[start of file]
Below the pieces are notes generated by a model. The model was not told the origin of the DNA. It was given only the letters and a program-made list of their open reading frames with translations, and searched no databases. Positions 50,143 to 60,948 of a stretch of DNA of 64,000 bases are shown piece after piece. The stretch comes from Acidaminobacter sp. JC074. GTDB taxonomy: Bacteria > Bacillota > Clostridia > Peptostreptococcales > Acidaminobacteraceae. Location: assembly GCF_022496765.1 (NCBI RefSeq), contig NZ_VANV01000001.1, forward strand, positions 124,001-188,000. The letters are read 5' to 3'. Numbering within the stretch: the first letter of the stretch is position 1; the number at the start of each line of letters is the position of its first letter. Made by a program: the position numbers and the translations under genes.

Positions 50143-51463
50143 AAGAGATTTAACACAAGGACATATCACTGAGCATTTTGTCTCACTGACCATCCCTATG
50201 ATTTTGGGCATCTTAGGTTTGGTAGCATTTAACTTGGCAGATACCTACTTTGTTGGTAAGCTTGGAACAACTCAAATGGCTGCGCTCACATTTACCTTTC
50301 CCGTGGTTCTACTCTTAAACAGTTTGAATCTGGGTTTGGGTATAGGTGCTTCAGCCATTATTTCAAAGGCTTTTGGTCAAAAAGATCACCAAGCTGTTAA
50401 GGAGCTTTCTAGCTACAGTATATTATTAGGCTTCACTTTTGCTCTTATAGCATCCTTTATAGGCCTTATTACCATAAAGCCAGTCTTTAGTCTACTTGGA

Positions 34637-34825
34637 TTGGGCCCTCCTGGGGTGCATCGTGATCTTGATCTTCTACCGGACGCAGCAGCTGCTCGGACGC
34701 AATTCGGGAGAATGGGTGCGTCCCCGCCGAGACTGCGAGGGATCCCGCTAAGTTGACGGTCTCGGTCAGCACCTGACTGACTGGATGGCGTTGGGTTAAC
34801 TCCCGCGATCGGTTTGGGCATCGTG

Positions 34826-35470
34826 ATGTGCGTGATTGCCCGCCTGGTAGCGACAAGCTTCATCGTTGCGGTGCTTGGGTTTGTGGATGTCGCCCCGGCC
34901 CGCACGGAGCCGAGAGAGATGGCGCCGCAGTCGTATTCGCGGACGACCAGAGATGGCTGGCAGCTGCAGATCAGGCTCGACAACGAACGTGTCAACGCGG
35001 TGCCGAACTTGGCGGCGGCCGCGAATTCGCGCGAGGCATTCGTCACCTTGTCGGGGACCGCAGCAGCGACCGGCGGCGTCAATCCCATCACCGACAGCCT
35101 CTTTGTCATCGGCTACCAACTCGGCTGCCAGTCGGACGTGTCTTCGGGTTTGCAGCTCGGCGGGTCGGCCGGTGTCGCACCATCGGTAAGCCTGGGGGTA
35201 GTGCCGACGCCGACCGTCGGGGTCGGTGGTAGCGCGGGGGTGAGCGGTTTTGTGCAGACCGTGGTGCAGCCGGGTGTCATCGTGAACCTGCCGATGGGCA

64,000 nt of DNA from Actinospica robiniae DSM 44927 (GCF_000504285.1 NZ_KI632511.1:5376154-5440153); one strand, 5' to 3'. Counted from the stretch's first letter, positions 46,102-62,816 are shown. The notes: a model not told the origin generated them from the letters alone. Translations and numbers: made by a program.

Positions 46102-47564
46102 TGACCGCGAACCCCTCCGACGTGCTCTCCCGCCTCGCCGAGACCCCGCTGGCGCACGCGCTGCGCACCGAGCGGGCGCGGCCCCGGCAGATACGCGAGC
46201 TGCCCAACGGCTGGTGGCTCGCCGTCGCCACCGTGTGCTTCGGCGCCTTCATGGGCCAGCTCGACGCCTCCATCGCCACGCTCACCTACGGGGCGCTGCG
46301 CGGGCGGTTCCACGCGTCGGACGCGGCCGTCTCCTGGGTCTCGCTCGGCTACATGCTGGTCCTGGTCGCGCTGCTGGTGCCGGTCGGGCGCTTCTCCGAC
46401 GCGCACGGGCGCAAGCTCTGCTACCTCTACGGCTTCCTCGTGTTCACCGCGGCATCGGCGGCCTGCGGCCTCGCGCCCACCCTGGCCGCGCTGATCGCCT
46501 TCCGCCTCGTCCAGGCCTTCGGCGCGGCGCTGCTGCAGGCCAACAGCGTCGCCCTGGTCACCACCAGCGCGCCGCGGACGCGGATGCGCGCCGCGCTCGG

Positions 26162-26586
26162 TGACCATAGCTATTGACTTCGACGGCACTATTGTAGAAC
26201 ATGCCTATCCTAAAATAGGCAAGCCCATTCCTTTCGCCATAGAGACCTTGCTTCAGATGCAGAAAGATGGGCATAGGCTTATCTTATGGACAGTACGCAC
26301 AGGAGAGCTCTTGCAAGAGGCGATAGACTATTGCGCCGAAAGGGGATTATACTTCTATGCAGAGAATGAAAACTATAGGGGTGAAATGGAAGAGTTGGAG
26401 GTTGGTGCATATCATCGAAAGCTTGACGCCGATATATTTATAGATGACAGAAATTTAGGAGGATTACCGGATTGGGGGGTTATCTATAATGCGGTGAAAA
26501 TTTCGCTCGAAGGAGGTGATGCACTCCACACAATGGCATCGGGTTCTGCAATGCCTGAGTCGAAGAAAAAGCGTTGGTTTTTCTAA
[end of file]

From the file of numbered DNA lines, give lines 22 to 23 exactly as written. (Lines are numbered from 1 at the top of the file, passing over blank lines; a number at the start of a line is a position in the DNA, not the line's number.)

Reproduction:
46401 GCGCACGGGCGCAAGCTCTGCTACCTCTACGGCTTCCTCGTGTTCACCGCGGCATCGGCGGCCTGCGGCCTCGCGCCCACCCTGGCCGCGCTGATCGCCT
46501 TCCGCCTCGTCCAGGCCTTCGGCGCGGCGCTGCTGCAGGCCAACAGCGTCGCCCTGGTCACCACCAGCGCGCCGCGGACGCGGATGCGCGCCGCGCTCGG